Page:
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Biology Major to Study Veterinary Medicine at Purdue


When biology major Monica Vogel ’17 of Pittsfield, Mass., walked across the Commencement stage earlier this month, she knew exactly where her path will take her. This fall, she will attend the College of Veterinary Medicine at Purdue University in West Lafayette, Ind., with the goal of returning to the Berkshires to open her own practice.

As a child, Vogel always had a pet at home with whom she connected, and since she was 10 she knew she wanted to work with dogs.  At age 14 she got a job at the Animal Inn, a large capacity kennel in Pittsfield, where she worked with as many as 90 dogs at a time.

“I walked them, fed them, medicated them, and quickly fell in love with the job,” she said. “I realized I could see myself doing this forever.”

At MCLA, Vogel went on to serve internships at the aquarium at the Berkshire Museum in Pittsfield, where she cared for exotic animals like fish, tarantulas, turtles, snakes and lizards. She served another internship as a veterinary assistant at Greylock Animal Hospital in nearby Williamstown, where her duties included prepping animals for surgery, and observing numerous procedures.

Still at Animal Inn, Vogel also works at the kennel at nearby Greylock Animal Hospital. “I am able to observe the veterinarians and technicians, and help them if needed. This job, along with the internship I served here, really solidified the idea of becoming a veterinarian for me. I always leave feeling inspired, excited and wanting to learn more.”

Her professors truly want her to succeed, Vogel said.

“There were always plenty of study sessions, office hours and other available hours for help outside of the classroom. Along with that, the professors were always very welcoming to questions, even if I saw them in the hall,” she explained. “I never felt as though I was on my own when I needed help.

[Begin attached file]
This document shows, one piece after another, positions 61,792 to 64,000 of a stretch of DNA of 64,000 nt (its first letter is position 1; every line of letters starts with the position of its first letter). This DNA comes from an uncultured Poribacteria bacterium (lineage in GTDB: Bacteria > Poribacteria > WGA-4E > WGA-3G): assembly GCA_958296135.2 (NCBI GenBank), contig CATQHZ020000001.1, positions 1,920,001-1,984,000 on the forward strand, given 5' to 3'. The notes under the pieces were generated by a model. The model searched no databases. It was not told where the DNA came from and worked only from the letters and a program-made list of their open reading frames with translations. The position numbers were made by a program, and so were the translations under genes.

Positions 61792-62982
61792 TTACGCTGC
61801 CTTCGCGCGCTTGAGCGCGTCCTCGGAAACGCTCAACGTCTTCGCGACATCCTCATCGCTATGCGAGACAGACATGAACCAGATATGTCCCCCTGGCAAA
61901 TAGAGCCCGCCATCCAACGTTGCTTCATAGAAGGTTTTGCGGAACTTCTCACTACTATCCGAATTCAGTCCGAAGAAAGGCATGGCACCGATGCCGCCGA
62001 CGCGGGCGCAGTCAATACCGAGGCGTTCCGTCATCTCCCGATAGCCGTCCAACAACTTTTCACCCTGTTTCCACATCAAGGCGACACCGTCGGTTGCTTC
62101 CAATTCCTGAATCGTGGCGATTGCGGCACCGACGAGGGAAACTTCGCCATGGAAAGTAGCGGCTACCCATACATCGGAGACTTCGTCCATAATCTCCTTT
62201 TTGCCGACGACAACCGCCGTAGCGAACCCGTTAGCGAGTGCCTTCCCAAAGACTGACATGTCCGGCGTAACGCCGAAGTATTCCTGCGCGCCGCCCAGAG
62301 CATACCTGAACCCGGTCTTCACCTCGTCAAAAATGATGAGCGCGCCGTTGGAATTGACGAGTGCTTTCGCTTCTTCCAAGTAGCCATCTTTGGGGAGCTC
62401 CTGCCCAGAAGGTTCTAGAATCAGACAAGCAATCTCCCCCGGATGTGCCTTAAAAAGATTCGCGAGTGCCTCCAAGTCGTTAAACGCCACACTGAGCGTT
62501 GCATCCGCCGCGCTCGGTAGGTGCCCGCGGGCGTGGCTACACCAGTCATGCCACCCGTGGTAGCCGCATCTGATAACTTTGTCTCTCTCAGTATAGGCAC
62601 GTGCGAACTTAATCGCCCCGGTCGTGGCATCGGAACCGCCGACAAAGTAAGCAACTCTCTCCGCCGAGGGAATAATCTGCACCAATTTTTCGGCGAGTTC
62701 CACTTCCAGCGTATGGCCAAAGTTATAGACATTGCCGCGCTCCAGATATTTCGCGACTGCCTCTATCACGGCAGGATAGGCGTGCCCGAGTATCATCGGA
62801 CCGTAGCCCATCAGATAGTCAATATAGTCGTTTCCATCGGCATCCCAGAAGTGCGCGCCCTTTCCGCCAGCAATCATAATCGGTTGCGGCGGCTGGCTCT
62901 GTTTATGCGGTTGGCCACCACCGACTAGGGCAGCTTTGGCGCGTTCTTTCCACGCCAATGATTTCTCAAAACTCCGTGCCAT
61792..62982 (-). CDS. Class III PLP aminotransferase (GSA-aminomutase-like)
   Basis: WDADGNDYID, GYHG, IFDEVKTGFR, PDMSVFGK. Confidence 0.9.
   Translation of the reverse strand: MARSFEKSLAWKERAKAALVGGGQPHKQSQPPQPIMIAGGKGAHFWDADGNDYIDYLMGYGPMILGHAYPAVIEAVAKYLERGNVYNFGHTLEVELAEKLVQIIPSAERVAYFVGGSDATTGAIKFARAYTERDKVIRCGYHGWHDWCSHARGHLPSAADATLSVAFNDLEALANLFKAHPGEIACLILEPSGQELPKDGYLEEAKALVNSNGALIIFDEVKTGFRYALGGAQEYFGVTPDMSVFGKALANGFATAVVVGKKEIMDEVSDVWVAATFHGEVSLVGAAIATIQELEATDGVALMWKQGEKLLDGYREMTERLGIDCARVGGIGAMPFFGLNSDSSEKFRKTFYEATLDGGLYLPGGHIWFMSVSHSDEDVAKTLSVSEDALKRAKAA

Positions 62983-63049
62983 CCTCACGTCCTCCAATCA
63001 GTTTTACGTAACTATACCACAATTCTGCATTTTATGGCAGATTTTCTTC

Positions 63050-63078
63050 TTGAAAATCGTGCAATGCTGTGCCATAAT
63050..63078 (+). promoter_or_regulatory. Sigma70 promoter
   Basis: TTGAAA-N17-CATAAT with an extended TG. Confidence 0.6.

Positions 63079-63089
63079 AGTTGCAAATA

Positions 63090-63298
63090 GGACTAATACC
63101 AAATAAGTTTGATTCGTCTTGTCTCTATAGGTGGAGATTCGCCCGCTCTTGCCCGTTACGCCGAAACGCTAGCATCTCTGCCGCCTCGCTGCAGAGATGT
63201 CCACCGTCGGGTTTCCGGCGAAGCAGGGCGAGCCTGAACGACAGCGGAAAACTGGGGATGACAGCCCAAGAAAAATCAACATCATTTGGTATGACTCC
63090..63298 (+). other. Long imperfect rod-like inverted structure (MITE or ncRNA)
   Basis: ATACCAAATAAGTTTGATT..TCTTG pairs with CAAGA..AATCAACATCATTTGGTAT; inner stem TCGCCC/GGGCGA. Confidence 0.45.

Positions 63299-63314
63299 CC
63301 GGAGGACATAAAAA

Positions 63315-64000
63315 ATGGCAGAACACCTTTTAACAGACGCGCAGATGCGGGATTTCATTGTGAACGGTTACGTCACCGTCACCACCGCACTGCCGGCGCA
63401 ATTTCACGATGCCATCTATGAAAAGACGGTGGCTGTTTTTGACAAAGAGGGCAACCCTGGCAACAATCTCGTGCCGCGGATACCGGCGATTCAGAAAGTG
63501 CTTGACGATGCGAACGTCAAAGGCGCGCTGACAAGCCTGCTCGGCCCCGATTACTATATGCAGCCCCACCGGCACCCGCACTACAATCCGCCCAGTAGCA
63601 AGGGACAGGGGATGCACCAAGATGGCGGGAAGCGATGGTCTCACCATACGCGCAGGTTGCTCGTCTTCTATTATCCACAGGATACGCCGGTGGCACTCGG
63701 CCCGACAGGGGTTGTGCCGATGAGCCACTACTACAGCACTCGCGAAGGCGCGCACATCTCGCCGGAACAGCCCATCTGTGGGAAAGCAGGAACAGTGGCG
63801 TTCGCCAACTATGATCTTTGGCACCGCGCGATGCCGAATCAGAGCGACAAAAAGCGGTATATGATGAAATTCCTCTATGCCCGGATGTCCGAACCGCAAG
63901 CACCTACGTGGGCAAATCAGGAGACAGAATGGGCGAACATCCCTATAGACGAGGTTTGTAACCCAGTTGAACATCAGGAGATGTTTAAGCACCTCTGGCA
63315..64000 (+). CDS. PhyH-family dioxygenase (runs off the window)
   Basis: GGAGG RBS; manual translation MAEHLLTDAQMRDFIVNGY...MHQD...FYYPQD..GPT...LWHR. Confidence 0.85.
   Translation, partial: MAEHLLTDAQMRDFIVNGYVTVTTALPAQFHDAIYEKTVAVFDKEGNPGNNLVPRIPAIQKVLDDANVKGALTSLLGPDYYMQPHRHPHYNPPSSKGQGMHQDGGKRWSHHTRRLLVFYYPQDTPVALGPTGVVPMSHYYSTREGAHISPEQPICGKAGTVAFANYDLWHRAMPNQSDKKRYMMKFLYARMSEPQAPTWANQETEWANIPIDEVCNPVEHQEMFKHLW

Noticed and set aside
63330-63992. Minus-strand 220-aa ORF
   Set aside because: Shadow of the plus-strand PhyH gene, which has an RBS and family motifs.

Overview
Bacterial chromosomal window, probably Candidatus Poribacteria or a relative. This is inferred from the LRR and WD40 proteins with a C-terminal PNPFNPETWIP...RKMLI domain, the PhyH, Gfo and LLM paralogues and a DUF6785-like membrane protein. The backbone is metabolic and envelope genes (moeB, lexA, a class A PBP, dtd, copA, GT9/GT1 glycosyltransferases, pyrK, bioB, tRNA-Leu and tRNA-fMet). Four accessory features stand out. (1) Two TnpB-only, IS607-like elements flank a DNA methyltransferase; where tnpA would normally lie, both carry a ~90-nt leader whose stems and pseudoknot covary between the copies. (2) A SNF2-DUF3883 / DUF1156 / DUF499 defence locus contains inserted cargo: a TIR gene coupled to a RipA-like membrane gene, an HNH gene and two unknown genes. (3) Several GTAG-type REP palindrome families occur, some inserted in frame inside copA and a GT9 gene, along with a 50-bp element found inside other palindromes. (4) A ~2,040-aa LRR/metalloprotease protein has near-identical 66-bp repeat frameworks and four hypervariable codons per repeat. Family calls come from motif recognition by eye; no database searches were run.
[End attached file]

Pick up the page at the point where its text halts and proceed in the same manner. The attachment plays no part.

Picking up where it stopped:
“During class, I was always encouraged to ask as many questions as I needed, and to engage in activities,” Vogel continued. “Despite how challenging a class may have been, I always felt as though I had the resources to tackle it.”

MCLA, she said, helped her to become a scientist by teaching her the skills she will need for a successful medical career – such as good lab techniques, a thorough understanding of scientific articles, and the ability to analyze data.

In addition to her internships, jobs, and good grades, Vogel took advantage of a variety of high impact experiences on and off campus that made her a competitive applicant for vet school. This included serving as a LEAD Academy leader, and her membership in the National Residency Hall Honorary, which enhanced her leadership skills.

In spring 2016, she participated in the Alternative Spring Break trip to Belize, where she helped reconstruct a medical center in a small village, and spread awareness of HIV/AIDS. Her undergraduate research focused on olfactory learning in embryonic Zebrafish, which she presented at MCLA’s Undergraduate Research Conference.

She recommends MCLA to others because of the “endless opportunities” provided by the campus.

“There are not too many other places that are so devoted to student success,” Vogel said. “MCLA allows you to truly create your own path in life and leaves you with all of the tools you need to face the real world.”